Brisbane residents could live longer, healthier lives if more of them shifted from private cars to active transport, new research has shown, reducing cases of heart disease and diabetes by the thousands.

Brisbane City Council’s active travel goals for 2026 aim to boost walking by 15 per cent, public transport by 14 per cent and cycling by five per cent.

The research, which involved the University of Queensland (UQ), University of Cambridge and Queensland University of Technology, found there would be substantial health and economic benefits if these active transport targets were achieved.

It found that 82 per cent of adults’ weekday travel was by private car, no matter the distance between their homes and work, shopping centres or restaurants.

Decreasing that figure to the council’s 66 per cent target could reduce cases of heart disease by 45,000 and type two diabetes by 90,000 for adults living in Brisbane.

The research also showed active transport could significantly reduce cases of stroke, colon cancer and breast cancer, as well as improve coordination, increase bone strength and reduce injury risk.

“In Australia, 57 per cent of adults do not meet national physical activity guidelines, but we found that investing in active travel is a feasible strategy for improving population health,” UQ School of Public Health PhD candidate Belen Zapata-Diomedi said.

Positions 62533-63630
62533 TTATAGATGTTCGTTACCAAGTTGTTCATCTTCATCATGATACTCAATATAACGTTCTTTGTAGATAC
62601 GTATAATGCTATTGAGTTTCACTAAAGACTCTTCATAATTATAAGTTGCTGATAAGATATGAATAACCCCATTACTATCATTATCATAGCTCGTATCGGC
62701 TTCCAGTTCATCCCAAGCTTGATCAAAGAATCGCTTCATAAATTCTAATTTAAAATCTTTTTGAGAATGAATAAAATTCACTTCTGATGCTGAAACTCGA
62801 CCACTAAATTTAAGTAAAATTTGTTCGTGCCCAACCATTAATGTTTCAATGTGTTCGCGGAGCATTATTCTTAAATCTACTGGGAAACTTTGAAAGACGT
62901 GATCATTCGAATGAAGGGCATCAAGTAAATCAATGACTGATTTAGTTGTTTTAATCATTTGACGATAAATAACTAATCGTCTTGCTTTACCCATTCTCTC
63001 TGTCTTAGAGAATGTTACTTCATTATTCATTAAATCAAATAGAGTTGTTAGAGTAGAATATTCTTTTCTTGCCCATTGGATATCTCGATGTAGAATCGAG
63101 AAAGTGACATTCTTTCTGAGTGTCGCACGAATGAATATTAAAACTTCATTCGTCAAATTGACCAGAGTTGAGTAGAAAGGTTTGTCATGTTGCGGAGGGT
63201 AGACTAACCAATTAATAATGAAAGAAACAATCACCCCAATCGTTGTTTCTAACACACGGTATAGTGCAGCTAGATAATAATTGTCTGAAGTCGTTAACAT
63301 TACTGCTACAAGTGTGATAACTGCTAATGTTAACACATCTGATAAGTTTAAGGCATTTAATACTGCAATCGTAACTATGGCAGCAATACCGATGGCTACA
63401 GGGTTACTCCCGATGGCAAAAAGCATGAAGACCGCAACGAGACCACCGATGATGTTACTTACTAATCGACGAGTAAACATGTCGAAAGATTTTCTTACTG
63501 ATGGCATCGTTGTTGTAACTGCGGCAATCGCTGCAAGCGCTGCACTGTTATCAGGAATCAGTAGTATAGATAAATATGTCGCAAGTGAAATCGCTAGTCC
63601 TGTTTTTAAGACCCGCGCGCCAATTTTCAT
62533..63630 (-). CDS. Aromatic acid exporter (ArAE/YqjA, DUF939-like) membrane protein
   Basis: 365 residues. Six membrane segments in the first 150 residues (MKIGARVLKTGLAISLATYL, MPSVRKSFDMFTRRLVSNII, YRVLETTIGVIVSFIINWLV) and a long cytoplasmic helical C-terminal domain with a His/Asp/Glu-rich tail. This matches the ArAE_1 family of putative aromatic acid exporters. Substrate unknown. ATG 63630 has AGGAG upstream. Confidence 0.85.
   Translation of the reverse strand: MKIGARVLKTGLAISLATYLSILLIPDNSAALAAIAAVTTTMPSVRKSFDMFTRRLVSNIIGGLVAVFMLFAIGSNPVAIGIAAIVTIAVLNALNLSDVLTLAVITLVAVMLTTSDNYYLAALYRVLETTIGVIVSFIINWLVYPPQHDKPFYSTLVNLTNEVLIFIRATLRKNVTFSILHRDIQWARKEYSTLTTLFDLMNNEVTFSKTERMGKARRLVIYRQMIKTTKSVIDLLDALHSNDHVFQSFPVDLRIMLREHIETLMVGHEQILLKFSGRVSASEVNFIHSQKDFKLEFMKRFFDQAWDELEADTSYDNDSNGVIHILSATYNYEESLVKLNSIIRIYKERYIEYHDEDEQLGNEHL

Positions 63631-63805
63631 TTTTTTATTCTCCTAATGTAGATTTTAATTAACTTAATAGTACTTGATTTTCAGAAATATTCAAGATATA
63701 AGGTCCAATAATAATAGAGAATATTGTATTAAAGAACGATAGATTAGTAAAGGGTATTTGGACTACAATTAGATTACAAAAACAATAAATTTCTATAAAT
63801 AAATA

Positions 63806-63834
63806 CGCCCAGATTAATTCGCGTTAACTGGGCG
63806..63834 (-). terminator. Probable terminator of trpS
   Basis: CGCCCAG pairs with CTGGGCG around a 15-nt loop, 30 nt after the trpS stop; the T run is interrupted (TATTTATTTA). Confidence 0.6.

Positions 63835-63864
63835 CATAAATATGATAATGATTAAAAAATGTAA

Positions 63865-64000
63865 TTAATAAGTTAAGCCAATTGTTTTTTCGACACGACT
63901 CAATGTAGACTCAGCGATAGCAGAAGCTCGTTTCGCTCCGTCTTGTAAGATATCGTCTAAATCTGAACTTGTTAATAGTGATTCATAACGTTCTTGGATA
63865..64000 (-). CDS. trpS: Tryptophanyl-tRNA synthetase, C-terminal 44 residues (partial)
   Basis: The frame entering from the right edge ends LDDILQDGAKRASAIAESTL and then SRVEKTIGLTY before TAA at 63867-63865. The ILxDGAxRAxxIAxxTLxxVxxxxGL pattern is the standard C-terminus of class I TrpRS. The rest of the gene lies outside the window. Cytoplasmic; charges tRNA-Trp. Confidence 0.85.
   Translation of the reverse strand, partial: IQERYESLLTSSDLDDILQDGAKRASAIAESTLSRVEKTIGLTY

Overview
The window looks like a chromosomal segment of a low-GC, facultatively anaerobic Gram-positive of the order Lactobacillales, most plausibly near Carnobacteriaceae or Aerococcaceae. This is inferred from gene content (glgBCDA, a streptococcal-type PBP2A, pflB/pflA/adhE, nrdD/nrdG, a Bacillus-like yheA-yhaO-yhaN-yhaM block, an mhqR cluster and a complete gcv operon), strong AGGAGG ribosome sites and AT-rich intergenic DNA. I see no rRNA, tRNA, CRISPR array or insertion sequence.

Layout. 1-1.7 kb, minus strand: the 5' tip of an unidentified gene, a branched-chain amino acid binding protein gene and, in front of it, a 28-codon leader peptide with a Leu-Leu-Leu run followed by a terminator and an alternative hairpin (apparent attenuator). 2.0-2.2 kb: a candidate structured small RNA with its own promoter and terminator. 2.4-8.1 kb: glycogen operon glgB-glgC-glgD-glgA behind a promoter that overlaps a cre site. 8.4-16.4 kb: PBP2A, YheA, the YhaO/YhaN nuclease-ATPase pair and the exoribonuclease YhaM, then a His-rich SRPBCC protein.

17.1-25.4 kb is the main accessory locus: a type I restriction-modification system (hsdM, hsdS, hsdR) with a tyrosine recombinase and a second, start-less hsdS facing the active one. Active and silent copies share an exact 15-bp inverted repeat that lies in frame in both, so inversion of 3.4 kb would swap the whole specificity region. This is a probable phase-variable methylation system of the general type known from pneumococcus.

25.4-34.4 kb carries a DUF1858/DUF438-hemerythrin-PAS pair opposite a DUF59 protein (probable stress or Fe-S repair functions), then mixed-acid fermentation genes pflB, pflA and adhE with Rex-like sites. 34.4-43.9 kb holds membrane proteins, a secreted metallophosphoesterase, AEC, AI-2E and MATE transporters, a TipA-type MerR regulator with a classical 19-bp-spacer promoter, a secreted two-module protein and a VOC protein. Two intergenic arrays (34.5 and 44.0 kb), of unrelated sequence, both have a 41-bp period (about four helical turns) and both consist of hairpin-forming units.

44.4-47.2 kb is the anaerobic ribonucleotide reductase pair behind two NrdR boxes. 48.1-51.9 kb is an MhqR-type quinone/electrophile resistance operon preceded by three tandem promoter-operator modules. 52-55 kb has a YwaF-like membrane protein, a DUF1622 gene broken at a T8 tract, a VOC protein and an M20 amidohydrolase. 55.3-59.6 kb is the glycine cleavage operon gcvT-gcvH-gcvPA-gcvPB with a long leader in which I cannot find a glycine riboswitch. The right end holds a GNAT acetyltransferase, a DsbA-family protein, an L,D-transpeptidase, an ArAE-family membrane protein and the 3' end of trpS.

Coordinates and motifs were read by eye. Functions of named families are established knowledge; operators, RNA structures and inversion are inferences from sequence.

The results also translated into economic benefits, with net savings of $AU183 million in healthcare costs.

“Increasing active transport can help reduce the health and economic burden of low levels of [physical activity] observed in Australia,” the report said. “However, investments in infrastructure and programs to encourage behavioural change are vital to increase population uptake of active travel.”

Active transport strategies

There are a number of bodies already working to increase rates of active transport.

The Australian Vision for Active Transport, developed with organisations including the Heart Foundation, Australian Local Government Association and Cycling Promotion Fund, aims to promote and integrate safe environments for people choosing to walk, cycle or use public transport.

Strategies include funding community infrastructure and social marketing campaigns to advertise health benefits, supporting cycling and pedestrian education in schools and providing incentives for employers to encourage active transport.

Active travel and city inequality

Access to public transportation and walkable infrastructure also plays an important role in the inequality seen between inner and outer suburbs in Australian cities.

For example, in Sydney rates of diabetes are higher in the west, with inaccessible public transportation and unwalkable communities contributing factors.

And while Melbourne recently won the Economist Intelligence Unit’s most livable city award, unless you live and work in the CBD, livability isn’t guaranteed, with residents in the outskirts of the city more car dependent.

See On liveability, inequality and timeless truths